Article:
Spreading the Tools of Theory: Feynman Diagrams in the USA, Japan, and the Soviet Union. Kaiser, D.; Ito, K.; and Hall, K. Social Studies of Science, 34(6):879--922, 2004. ArticleType: research-article / Full publication date: Dec., 2004 / Copyright © 2004 Sage Publications, Ltd.
Spreading the Tools of Theory: Feynman Diagrams in the USA, Japan, and the Soviet Union [link]Paper  abstract   bibtex   
Historians and sociologists have highlighted the importance of skills, local practices and material culture in their studies of experimental sciences. This paper argues that the acquisition and transfer of skills in theoretical sciences should be understood in similar terms. Using the example of Feynman diagrams - first introduced by the US theoretical physicist Richard Feynman in 1948 as an aid for making certain kinds of calculations - we study how physicists in the USA, Japan, and the Soviet Union learned how to use the new tools and put them to work. Something about the diagrammatic tools could be learned from written instructions alone, at a distance from those physicists already 'in the know', although this type of transfer proved to be very difficult, slow, and rare. The rate at which new physicists began to use the diagrams in various settings, and the types of uses to which the diagrams were put, reveal the interplay between geopolitics, personal communication, and pedagogical infrastructures in shaping how paper tools spread.
@article{kaiser_spreading_2004,
	title = {Spreading the {Tools} of {Theory}: {Feynman} {Diagrams} in the {USA}, {Japan}, and the {Soviet} {Union}},
	volume = {34},
	issn = {03063127},
	url = {http://www.jstor.org/stable/4144350},
	abstract = {Historians and sociologists have highlighted the importance of skills, local practices and material culture in their studies of experimental sciences. This paper argues that the acquisition and transfer of skills in theoretical sciences should be understood in similar terms. Using the example of Feynman diagrams - first introduced by the US theoretical physicist Richard Feynman in 1948 as an aid for making certain kinds of calculations - we study how physicists in the USA, Japan, and the Soviet Union learned how to use the new tools and put them to work. Something about the diagrammatic tools could be learned from written instructions alone, at a distance from those physicists already 'in the know', although this type of transfer proved to be very difficult, slow, and rare. The rate at which new physicists began to use the diagrams in various settings, and the types of uses to which the diagrams were put, reveal the interplay between geopolitics, personal communication, and pedagogical infrastructures in shaping how paper tools spread.},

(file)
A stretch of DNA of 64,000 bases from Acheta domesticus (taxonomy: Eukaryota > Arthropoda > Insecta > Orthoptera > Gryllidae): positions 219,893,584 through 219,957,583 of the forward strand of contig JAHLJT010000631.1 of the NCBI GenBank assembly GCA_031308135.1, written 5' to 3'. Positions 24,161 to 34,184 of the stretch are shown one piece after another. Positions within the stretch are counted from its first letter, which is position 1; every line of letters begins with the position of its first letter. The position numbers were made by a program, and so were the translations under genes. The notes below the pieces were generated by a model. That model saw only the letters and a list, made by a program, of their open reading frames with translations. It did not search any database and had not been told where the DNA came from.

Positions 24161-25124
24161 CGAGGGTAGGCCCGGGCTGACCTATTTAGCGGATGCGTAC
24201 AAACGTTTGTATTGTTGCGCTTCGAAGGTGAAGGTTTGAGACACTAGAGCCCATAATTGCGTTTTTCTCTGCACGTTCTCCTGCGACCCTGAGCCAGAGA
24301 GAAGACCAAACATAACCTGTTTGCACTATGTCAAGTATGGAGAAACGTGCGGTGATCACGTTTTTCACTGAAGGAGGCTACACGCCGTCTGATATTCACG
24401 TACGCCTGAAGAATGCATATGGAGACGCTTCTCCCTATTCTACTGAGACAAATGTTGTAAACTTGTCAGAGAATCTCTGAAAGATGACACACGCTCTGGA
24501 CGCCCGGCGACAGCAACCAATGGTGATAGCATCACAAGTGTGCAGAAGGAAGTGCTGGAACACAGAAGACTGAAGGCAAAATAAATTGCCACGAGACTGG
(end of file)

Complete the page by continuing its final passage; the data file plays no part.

number = {6},
	journal = {Social Studies of Science},
	author = {Kaiser, David and Ito, Kenji and Hall, Karl},
	year = {2004},
	note = {ArticleType: research-article / Full publication date: Dec., 2004 / Copyright © 2004 Sage Publications, Ltd.},
	pages = {879--922}
}
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